On the specific issue of the jurisdiction of the courts to review suspension orders, the authorities are divided. The Government, resisting reviewability, cites Manhattan Transit Co. v. United States, D.C.D.Mass.1938, 24 F.Supp. 174; Ferguson-Steere Motor Co. v. United States, D.C.N.D.Tex.1954, 126 F.Supp. 588; Consolidated Truck Service, Inc. v. United States, D.C.N.J., 193 F.Supp. 773, and dealing with an order of the Federal Power Commission, Humble Oil & Refining Co. v. F.P.C., 5 Cir., 1956, 236 F.2d 819, certiorari denied 1957, 352 U.S. 967, 77 S. Ct. 354, 1 L. Ed. 2d 321. The last two decisions support the Government's position; the first does not leave us convinced that the decision went on lack of jurisdiction rather than of merit,- a distinction which, of course, is easily blurred if 'abuse of discretion' is the test both or reviewability and of result. In the second, while District Judge Davidson's concurring opinion went all the way the Government urges, Chief Judge Hutcheson declined to go beyond saying that any power of review for abuse of discretion was exceedingly limited, and District Judge Atwell dissented. Against the Fifth Circuit decision in the Humble case, delivered over a strong dissent by Judge Brown, Magnolia Petroleum Co. v. F.P.C., 5 Cir., 1956, 236 F.2d 785, 808-810, stand Atlantic Seaboard Corp. v. F.P.C., 4 Cir. ,1953, 201 F.2d 568 and Phillips Petroleum Co. v. F.P.C., 10 Cir., 1955, 227 F.2d 470. And in Hudson and Manhattan R.R. Co. v. United States, Civ. 67-312 (S.D.N.Y.1951) (unreported), the Court seems to have considered a suit which sought to enjoin a suspension order on the ground that the Commission's 'statement in writing of its reasons for such suspension' required by 15(7), was inadequate, although making such short shrift of the contention that again it is hard to say whether the decision was jurisdictional or on the merits.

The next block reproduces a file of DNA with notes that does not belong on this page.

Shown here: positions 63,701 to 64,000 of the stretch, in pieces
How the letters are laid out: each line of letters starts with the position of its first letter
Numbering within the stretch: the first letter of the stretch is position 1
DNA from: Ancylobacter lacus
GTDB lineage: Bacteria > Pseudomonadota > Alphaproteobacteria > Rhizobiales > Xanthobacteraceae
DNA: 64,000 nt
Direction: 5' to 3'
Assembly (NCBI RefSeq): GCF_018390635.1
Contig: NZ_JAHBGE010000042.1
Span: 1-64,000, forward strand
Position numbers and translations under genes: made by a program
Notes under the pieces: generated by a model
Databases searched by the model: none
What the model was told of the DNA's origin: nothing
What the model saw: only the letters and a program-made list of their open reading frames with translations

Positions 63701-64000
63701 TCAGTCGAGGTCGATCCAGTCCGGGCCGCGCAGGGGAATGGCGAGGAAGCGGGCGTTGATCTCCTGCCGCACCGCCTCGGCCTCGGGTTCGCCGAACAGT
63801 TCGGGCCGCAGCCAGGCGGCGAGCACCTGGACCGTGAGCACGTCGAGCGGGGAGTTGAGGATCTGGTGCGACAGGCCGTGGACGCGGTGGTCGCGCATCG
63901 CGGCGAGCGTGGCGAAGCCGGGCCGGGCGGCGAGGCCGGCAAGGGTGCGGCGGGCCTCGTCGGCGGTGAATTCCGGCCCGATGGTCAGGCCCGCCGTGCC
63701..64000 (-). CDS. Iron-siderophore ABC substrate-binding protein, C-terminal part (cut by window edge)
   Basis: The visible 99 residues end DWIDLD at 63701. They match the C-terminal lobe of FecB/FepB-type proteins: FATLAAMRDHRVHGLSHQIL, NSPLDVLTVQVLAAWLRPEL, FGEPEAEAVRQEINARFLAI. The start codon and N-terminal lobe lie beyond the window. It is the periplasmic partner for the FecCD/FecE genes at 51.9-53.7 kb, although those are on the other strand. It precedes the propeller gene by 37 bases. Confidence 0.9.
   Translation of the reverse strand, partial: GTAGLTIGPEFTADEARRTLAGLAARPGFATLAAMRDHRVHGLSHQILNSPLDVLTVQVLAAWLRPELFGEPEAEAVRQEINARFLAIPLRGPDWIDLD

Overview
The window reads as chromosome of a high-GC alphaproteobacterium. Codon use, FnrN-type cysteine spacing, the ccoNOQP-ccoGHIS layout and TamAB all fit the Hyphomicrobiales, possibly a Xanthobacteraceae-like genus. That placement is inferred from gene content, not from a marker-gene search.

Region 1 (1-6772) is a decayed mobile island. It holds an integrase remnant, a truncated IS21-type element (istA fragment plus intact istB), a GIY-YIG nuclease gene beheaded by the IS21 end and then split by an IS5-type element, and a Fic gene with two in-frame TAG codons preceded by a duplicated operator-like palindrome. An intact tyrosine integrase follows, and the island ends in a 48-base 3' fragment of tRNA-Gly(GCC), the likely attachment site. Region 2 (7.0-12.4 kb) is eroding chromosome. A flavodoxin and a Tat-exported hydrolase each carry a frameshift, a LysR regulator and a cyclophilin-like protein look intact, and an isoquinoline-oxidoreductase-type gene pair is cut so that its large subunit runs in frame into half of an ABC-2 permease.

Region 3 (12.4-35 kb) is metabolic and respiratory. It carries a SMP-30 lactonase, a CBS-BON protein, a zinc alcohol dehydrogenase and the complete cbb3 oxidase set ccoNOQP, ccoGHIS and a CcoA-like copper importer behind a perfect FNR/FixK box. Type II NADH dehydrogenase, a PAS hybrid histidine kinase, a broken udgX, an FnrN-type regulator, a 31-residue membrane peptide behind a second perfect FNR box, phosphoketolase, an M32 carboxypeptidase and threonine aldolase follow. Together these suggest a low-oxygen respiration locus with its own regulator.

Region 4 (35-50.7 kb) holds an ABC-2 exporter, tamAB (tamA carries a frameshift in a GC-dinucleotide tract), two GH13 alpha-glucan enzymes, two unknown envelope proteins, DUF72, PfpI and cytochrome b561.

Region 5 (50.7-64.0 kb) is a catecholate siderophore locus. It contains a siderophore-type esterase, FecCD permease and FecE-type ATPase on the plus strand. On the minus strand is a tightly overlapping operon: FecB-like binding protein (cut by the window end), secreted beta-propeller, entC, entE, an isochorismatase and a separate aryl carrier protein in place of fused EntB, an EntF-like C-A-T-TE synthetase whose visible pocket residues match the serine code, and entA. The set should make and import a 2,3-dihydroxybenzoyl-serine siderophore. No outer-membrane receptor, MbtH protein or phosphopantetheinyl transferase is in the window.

Plainly a suspension order is not 'final' in the sense of 28 U.S.C. § 1291, namely, one that ends the proceeding, leaving nothing save ministerial acts for the ordering agency to perform. Catlin v. United States, 1945, 324 U.S. 229, 233, 65 S. Ct. 631, 89 L. Ed. 911. However, unlike 28 U.S.C. § 1291, or certain other acts relating to the review of agency action, see e.g., 29 U.S.C.A. § 160(f), and 5 U.S.C.A. § 1032, the statutes providing for review of orders of the Interstate Commerce Commission, 28 U.S.C. §§ 1336, 2321-2325, do not use the word 'final'; any requirement in that sense comes from judicial interpretation. Neither is such a requirement derivable from § 10(c) of the Administrative Procedure Act, 5 U.S.C.A. § 1009(c); finality is there specifically required only for 'agency action for which there is no other adequate remedy in any court', not for 'agency action made reviewable by statute.' A suspension order does not fall within the classic characterization of an unreviewable order in Mr. Justice Brandeis' opinion in United States v. Los Angeles & S.L.R.R., 1927, 273 U.S. 299, 309-310, 47 S. Ct. 413, 71 L. Ed. 651. It would be trifling with reality to say that such an order 'does not command the carrier to do, or to refrain from doing, any thing', simply because the order nominally does this only for seven months, although practically it is likely to do so for much more, Amarillo-Borger Express, Inc. v. United States, supra, 138 F.Supp. at page 414 footnote 3; the consequences of a temporary restraint, command or authorization, see Algonquin Gas Transmission Co. v. F.P.C., 1 Cir., 1953, 201 F.2d 334, 337-338, can be very serious. Neither ought review of a suspension order always be deemed forbidden by the 'exhaustion' doctrine, admirably treated in 3 Davis, Administrative Law Treatise (1958), c. 20, see particularly § 20.05, cf. F.P.C. v. Arkansas Power & Light Co., 1947, 330 U.S. 802, 67 S. Ct. 963, 91 L. Ed. 1261, reversing 1946, 81 U.S.App.D.C. 178, 156 F.2d 821. To say that the agency may be persuaded at the subsequent hearing to take a different view about what it has suspended is simply to say that the suspension order is a temporary, not a final, order, which is where we began. Whether the Long Island met the exhaustion requirement here is a different matter; this we shall consider below.